DateTime _EndDate = DateTime.Now.Date;

// Calculated in the OnAfterRenderAsync method
double _TextHeightArial9 = 0.0;
double _TextHeightArial11 = 0.0;
double _TextHeightArial26Bold = 0.0;

// Canvas drawing references
Canvas2DContext _context = null;
BECanvasComponent _canvasReference;

// Will hold the data received from the API
EmployeeResponse EmployeeResponse = null;
List<TimeEntry> _TimeEntries = new List<TimeEntry>();

bool _IndicateProcessing = false;
}


With your global variables, objects, and constants defined, your next step is to define the OnInitializedAsync method.

The OnInitializedAsync method

The OnInitializedAsync method is one of Blazor's life cycle methods that's called after the component has been initialized. The canvas element won't be available at this point, but you can make requests to the Dovico Timesheet API at this point. The following web page has more information about Blazor's life cycle methods: https://docs.microsoft.com/en-us/aspnet/core/blazor/components/lifecycle?view=aspnetcore-3.1

You'll use the OnInitializedAsync method to call the LoadEmployeesAsync helper method, that you'll define in a moment, asking it to request the list of employees from the Dovico Timesheet API. If the call fails with an Unauthorized status code, your code will call the LoadEmployeesAsync method again but asking it to call the API's Employees/Me endpoint instead.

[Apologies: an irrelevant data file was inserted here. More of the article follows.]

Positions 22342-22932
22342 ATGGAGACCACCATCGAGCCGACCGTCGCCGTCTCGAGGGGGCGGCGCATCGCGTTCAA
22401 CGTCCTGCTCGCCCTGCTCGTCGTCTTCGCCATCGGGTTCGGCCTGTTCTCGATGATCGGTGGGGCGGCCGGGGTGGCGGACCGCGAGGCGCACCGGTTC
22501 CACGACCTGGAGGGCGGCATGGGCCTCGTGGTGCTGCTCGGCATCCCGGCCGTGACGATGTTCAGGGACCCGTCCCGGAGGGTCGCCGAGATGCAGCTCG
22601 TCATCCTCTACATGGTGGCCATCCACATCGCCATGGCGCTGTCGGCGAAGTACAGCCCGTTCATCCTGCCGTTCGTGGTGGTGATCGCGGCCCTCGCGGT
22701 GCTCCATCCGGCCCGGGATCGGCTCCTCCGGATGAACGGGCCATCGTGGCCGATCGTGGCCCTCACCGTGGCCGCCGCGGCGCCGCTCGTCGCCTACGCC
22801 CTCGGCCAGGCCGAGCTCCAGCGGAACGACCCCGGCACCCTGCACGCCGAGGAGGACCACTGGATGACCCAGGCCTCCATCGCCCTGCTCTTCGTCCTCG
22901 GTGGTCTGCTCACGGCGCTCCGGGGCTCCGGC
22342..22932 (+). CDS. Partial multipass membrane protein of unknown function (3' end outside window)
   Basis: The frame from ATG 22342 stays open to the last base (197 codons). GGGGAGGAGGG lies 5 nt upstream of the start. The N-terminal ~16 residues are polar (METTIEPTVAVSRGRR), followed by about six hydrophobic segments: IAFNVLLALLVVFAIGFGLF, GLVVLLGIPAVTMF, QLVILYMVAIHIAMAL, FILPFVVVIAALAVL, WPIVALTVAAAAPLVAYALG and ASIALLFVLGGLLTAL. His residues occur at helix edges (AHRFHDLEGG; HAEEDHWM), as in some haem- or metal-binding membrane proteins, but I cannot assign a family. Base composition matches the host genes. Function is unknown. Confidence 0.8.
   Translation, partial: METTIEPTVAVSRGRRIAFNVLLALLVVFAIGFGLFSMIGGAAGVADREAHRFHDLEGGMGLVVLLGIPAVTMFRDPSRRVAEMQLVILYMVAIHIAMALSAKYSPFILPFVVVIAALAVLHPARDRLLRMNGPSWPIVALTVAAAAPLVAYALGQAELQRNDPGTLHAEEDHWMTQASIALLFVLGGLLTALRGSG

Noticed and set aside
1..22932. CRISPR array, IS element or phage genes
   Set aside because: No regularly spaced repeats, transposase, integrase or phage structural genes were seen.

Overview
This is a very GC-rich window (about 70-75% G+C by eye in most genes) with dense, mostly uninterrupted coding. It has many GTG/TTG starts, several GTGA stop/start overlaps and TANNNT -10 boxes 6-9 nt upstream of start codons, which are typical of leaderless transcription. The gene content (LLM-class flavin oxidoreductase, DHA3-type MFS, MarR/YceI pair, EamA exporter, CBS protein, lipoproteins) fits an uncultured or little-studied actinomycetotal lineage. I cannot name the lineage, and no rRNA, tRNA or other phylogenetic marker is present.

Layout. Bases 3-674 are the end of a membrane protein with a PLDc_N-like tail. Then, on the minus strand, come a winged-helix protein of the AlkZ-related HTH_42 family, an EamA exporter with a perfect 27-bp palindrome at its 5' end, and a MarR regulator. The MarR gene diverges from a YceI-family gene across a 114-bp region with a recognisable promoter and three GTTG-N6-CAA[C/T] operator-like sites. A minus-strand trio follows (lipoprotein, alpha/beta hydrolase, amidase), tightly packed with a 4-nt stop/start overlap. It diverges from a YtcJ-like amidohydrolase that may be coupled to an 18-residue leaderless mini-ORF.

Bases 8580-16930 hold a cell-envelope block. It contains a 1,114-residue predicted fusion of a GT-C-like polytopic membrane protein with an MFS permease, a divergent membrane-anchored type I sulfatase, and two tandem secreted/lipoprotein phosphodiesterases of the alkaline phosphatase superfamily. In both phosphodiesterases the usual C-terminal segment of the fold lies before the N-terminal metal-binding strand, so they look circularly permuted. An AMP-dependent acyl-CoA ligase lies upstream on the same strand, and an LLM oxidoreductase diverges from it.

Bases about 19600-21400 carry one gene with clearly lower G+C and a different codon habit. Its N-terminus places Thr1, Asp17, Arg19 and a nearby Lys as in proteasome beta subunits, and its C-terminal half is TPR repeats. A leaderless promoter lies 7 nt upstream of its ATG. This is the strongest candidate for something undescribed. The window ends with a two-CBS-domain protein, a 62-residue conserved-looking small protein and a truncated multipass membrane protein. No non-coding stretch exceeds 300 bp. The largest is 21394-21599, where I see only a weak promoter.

Add the OnInitializedAsync method in the following snippet at the end of your Index.razor file but before the @code's closing curly brace:

protected override async Task OnInitializedAsync()
{
HttpResponseMessage response = await LoadEmployeesAsync(_RootUri +
    "Employees/?version=" + API_VERSION);

if (!response.IsSuccessStatusCode &&
    response.StatusCode == System.Net.HttpStatusCode.Unauthorized)
{
await LoadEmployeesAsync(_RootUri + "Employees/Me/?version=" + API_VERSION);
}
}


The next method you need to define is the LoadEmployeesAsync method.

The LoadEmployeesAsync method

The LoadEmployeesAsync method first sets the EmployeeResponse object to null so that the view's employees element is cleared. It then flags that processing is happening by setting the _IndicateProcessing global variable to true. Then, it calls the DrawTimelineAsync method to draw the timeline with the processing text overlaid.